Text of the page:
Lightning and electric shocks may increase the risk of motor neurone disease

July 18, 2001

Some cases of motor neurone disease may be sparked by an electric shock or lightning, suggests research in the Journal of Neurology, Neurosurgery, and Psychiatry.

Motor neurone disease is a progressive degenerative disorder, which eventually results in paralysis of the muscles in the body. At present, there is no cure for the disease, and what causes it is still not fully understood.

The authors cite evidence from six different cases referred to their clinic. The ages ranged from 6 to 67, but each of them had had an electric shock either from lightning or an electric cable of up to 380 volts. Symptoms began 18 years after the event in one woman who died two years after they started, but in the others, motor neurone symptoms appeared 10 days to 33 months afterwards.

In all six of them, the disease began at the point of entry of the shock. In five, the spinal cord was damaged, the most common form of injury after an electric shock, and likely to occur when the current travels from arm to arm or from arm to leg. The disease progressed slowly in four of them, but one died of respiratory failure after 9 years. Another recovered after 12 years.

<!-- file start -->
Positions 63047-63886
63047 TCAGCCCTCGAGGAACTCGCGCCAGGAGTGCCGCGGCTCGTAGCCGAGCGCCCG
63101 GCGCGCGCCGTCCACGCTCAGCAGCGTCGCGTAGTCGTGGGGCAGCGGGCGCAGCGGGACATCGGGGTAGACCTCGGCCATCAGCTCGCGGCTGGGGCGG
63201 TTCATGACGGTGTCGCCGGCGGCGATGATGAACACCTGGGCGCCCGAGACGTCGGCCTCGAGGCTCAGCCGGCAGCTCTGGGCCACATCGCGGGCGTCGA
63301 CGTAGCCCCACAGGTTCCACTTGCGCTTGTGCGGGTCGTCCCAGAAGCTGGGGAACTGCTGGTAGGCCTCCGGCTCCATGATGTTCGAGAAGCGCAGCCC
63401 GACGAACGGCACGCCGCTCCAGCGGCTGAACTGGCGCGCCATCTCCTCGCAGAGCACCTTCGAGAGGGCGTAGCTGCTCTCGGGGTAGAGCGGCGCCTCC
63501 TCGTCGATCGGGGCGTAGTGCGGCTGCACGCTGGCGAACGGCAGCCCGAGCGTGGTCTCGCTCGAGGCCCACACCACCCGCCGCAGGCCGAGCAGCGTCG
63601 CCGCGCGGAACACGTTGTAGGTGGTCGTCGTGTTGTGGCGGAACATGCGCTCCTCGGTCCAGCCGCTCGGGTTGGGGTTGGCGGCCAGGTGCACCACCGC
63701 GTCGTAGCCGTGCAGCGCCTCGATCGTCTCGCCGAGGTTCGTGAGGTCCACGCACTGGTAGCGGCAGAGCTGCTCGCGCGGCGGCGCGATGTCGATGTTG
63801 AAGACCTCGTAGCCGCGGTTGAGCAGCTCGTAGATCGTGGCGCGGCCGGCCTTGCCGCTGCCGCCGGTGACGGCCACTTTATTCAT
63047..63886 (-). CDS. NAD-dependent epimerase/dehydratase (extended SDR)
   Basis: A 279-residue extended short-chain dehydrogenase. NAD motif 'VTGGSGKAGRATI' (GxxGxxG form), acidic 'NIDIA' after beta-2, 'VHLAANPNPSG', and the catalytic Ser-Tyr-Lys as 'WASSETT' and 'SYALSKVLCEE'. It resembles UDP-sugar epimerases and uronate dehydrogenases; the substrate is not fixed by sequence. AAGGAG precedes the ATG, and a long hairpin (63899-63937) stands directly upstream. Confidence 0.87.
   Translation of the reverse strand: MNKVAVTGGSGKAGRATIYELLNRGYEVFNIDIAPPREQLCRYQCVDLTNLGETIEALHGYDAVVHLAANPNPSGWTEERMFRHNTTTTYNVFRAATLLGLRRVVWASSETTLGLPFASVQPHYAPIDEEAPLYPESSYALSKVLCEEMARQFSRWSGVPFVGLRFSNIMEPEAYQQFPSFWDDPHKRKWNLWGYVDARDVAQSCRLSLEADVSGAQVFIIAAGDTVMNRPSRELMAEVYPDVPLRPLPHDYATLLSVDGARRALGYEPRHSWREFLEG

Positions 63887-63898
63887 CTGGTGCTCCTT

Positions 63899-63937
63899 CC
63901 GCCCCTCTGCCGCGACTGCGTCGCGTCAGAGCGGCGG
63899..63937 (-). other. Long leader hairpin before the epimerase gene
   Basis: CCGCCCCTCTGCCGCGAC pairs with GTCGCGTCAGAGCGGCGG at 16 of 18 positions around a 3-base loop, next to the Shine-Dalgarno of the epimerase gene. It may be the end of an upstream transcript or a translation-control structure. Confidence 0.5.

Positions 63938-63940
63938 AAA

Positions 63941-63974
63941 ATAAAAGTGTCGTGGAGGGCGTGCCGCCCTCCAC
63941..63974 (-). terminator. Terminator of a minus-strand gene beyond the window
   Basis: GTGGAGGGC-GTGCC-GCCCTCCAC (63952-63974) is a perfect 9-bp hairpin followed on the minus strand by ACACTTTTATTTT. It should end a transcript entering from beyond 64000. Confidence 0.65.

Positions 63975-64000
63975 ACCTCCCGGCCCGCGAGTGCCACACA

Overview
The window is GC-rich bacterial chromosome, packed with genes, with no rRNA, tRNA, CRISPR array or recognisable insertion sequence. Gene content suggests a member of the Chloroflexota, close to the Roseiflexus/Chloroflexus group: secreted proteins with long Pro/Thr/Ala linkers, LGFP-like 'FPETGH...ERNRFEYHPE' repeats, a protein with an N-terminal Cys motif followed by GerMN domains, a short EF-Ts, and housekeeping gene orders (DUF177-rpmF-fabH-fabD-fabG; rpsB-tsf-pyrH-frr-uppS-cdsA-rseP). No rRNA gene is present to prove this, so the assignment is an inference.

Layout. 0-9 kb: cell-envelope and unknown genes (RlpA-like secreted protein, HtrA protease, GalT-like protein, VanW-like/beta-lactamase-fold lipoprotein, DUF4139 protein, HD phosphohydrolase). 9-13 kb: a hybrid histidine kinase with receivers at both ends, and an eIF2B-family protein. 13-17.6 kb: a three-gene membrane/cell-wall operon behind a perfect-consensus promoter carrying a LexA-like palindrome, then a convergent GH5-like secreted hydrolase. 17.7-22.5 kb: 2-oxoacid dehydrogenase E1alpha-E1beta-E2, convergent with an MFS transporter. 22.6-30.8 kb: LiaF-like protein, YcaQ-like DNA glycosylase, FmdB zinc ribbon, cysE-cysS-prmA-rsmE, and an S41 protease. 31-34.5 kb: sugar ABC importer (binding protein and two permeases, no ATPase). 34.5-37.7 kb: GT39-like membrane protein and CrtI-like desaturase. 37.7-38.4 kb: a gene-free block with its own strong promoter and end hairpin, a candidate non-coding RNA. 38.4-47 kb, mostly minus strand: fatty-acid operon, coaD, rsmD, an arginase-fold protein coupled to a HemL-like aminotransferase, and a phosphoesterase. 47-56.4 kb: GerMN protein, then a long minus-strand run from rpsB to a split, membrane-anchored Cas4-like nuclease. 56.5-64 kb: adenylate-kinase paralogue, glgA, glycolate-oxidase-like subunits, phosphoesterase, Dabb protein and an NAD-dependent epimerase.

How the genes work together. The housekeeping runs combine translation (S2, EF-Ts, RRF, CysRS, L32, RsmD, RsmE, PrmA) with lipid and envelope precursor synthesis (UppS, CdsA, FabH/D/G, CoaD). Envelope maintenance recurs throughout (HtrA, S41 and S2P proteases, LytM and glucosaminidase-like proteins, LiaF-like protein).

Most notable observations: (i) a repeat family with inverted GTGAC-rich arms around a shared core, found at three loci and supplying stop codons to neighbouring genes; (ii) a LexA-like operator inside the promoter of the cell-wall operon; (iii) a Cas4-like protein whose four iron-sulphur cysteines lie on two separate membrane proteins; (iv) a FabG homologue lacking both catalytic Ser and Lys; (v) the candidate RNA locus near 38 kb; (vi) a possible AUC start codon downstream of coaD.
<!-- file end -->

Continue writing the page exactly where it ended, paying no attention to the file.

The authors compared their findings with previously reported cases and found striking similarities in symptom and temporal patterns between the published and clinical cases.
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[Motor neurone disease after electric injury 2002; 71: 265-7]

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